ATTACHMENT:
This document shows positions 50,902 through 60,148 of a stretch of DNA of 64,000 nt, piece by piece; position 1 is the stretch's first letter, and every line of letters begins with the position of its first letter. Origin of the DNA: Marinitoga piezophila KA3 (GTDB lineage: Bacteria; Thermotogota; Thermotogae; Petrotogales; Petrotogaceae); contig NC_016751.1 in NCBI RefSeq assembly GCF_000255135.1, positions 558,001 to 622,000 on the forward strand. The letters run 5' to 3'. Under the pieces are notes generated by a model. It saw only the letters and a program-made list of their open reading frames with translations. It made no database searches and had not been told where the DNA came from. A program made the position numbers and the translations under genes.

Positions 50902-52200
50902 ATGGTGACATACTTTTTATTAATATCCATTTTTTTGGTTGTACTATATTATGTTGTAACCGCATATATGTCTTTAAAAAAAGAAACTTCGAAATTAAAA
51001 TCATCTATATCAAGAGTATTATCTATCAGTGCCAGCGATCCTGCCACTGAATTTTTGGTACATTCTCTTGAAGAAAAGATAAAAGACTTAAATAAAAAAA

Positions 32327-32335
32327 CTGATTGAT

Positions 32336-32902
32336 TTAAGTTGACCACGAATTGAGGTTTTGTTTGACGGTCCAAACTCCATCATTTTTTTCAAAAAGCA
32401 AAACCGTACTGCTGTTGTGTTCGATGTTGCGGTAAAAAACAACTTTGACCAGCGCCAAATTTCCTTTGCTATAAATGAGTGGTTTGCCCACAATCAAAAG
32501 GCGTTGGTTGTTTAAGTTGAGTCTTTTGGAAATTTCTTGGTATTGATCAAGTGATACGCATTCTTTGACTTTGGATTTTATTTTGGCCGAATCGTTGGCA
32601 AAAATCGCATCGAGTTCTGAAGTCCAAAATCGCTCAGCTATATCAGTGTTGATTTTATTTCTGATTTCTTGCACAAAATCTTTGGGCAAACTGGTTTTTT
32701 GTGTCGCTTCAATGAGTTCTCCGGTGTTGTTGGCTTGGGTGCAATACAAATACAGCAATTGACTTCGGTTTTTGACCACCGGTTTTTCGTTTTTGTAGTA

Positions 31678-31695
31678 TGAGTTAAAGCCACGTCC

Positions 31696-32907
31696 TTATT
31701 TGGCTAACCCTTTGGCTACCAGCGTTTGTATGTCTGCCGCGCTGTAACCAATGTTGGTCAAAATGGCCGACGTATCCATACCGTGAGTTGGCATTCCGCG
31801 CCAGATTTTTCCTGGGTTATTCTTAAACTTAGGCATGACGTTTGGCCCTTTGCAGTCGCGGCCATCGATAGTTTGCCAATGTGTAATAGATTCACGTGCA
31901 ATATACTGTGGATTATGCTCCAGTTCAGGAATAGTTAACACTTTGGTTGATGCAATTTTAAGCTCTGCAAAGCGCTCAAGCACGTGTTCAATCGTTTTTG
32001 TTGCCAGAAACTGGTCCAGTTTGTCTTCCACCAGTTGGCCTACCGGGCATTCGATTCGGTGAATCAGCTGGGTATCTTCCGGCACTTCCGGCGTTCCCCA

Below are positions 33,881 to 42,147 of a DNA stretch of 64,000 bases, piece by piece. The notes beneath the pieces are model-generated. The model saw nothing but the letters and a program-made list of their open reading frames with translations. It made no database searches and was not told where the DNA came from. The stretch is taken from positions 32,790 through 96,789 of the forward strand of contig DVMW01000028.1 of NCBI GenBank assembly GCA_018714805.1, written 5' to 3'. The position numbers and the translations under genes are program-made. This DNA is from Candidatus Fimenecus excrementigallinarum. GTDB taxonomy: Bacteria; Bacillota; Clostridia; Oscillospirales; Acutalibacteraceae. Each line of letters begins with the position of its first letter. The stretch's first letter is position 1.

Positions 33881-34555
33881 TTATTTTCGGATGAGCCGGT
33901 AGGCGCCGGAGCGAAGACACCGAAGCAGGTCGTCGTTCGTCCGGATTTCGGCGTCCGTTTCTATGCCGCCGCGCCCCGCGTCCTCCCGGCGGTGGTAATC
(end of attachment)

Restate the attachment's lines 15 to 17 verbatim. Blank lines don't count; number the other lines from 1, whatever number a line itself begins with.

Positions 31696-32907
31696 TTATT
31701 TGGCTAACCCTTTGGCTACCAGCGTTTGTATGTCTGCCGCGCTGTAACCAATGTTGGTCAAAATGGCCGACGTATCCATACCGTGAGTTGGCATTCCGCG